The lack of cooperation is part of the problem, not the solution:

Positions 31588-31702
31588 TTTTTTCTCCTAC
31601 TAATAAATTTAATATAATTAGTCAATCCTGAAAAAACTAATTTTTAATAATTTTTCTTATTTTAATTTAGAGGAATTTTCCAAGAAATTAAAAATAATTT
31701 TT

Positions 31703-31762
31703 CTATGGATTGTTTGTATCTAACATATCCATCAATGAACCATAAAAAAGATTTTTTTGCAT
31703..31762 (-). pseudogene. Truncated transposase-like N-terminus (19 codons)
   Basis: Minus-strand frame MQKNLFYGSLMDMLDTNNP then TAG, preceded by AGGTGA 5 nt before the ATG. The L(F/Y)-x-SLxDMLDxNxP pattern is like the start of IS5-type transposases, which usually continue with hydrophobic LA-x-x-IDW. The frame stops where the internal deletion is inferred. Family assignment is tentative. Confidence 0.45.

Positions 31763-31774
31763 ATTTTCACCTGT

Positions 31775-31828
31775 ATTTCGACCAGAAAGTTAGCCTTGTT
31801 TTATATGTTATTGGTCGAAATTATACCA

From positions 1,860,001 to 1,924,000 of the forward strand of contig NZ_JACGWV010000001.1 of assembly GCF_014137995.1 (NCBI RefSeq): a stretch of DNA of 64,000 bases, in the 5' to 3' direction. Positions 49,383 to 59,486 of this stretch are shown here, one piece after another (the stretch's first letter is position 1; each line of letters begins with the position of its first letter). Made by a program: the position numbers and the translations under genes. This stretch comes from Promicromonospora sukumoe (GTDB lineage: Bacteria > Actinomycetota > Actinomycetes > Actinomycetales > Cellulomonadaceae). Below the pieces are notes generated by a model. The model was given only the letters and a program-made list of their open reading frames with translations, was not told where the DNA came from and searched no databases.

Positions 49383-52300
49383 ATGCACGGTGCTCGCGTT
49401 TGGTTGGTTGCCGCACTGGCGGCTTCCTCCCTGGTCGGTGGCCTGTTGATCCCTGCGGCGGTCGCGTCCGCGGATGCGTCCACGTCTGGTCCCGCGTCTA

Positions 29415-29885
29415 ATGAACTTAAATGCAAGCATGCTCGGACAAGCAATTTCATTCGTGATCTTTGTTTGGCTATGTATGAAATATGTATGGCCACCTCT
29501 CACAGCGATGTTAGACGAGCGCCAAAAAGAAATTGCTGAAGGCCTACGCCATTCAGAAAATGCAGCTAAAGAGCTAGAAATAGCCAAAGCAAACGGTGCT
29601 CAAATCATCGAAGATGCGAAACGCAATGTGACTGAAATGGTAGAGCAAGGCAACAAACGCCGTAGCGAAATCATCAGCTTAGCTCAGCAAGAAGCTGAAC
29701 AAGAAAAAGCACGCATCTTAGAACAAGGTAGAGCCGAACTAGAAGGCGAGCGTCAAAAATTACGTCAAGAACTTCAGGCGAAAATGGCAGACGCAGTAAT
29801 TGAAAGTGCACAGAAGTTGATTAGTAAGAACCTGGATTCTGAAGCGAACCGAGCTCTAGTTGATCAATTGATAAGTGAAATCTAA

While some measures are underway to reduce counterparty exposures, such as moving more activities to exchanges and centralized clearing, they don't appear to be far-reachign [sic] enough to change the architecture of the financial system. We've seen some evidence that the interconnectedness has increased, such as investors moving in massive herd-like "risk on, risk off" trades, and concerns that ETFs, which have become a favored trading vehicle for many investors, are a potential source of systemic risk. Yet tellingly, the Jackson Hole participants seem unwilling to recognize that the only way to reduce the risk of international hot money is to change the structure of the grid. For instance, a Reuters write-up of a Jackson Hole paper by one of France's former central bankers, Pierre Landau, worked through several ideas for alleviating the negative feedback loops of the unwind of what he called "more accommodative monetary conditions than warranted." Unfortunately, he concluded that it would be well-nigh impossible to get the political support for the needed national coordination.